Remember the news that a number of Dutch-speaking e-book vendors had agreed to share information
of customers, ehm, suspected pirates, with the anti-piracy watchdog BREIN? Well, it caused quite the backlash. The Dutch Ministry of Security and Justice is now faced with a handful of unpleasant questions
regarding the legality of this agreement. As MobileReader Katsunami reports
, one of the questions is (translated):
Is it true that web stores connected to the distribution platform eBoekhuis can be compelled to submit customer information to Foundation BREIN? If yes, how does submitting this sort of information to third parties relate to the laws and regulations with regard to to the protections of personal data? If no, then what is not true in the above statement?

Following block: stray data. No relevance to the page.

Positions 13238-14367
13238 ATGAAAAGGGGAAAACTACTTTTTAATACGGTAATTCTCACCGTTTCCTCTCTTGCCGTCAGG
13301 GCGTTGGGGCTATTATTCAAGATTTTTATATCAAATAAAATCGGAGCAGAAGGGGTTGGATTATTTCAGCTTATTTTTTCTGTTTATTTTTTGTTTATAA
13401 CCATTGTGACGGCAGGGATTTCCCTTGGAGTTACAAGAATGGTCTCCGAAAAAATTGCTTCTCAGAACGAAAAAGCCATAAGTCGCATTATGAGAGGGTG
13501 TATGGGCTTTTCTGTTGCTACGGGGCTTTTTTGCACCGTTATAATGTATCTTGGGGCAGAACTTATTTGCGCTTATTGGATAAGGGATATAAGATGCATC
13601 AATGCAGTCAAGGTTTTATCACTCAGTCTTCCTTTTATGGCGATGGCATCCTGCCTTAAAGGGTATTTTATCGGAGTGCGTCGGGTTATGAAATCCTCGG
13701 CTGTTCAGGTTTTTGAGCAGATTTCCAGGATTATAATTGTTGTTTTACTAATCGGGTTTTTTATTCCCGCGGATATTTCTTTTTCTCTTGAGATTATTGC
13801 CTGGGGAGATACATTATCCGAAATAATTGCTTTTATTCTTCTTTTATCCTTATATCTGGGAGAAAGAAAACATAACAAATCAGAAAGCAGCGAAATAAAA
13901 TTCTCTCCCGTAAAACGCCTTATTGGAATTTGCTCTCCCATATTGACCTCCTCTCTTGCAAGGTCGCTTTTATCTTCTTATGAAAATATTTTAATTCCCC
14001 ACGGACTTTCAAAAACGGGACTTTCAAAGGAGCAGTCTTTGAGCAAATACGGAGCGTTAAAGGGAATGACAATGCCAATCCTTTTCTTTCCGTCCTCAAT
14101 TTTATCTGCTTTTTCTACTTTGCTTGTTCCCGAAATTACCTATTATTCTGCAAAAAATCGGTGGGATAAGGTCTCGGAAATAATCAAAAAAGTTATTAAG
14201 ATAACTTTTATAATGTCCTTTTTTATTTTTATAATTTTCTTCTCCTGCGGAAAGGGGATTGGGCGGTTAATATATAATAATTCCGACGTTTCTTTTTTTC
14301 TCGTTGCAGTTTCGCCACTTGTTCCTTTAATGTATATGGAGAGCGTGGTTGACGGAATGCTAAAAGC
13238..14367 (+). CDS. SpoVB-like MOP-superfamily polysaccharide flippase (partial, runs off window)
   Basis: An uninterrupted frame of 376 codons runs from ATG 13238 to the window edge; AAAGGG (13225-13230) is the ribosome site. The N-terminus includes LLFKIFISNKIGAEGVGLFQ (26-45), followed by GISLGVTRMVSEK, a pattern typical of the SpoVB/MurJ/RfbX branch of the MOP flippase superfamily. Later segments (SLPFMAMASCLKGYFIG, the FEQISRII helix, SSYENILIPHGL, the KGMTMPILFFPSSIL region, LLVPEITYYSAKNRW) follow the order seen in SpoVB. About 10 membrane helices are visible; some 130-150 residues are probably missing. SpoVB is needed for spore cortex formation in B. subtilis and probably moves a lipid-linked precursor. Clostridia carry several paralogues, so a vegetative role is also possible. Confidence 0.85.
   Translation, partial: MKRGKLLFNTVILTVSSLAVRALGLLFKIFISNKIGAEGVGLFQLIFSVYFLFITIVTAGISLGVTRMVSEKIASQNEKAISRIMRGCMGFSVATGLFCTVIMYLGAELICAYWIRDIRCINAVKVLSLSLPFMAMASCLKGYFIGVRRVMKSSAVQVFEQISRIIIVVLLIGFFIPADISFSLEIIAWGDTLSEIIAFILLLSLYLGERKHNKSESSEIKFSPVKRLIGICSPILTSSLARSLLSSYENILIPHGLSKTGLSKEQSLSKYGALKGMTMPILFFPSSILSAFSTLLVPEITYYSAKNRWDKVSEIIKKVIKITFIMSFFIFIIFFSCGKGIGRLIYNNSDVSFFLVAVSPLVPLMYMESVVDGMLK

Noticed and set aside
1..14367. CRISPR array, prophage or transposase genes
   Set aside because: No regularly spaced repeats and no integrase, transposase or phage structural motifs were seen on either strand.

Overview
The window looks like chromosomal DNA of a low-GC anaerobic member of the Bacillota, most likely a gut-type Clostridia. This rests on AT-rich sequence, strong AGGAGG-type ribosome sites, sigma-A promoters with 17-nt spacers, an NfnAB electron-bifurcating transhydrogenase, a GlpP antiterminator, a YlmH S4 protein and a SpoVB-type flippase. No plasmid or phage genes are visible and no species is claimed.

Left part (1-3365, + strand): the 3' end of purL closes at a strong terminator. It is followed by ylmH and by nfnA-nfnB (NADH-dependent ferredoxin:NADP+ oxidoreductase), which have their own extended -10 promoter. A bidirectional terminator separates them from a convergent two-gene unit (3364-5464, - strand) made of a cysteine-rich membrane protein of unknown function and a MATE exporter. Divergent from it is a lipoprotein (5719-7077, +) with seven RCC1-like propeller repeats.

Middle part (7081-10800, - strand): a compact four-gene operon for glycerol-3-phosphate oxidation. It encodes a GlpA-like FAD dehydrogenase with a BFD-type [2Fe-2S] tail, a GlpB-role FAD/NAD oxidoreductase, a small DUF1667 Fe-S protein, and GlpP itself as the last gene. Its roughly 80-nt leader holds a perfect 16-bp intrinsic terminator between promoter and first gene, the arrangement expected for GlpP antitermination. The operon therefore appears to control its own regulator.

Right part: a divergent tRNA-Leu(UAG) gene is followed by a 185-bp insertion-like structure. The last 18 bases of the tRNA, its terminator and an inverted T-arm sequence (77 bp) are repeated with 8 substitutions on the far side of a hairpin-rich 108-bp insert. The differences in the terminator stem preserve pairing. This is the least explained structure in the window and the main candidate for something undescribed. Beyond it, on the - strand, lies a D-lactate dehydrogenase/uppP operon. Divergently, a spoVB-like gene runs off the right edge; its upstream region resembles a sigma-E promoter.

There is no denying that e-book piracy on the Internet is rampant; yet the question remains: Should private organizations such as BREIN, who have no legal or investigative authority, be allowed to access private customer information in their attempt to identify the people alleged to be offering pirated content?
[image: Ruben Holthuijsen /Flickr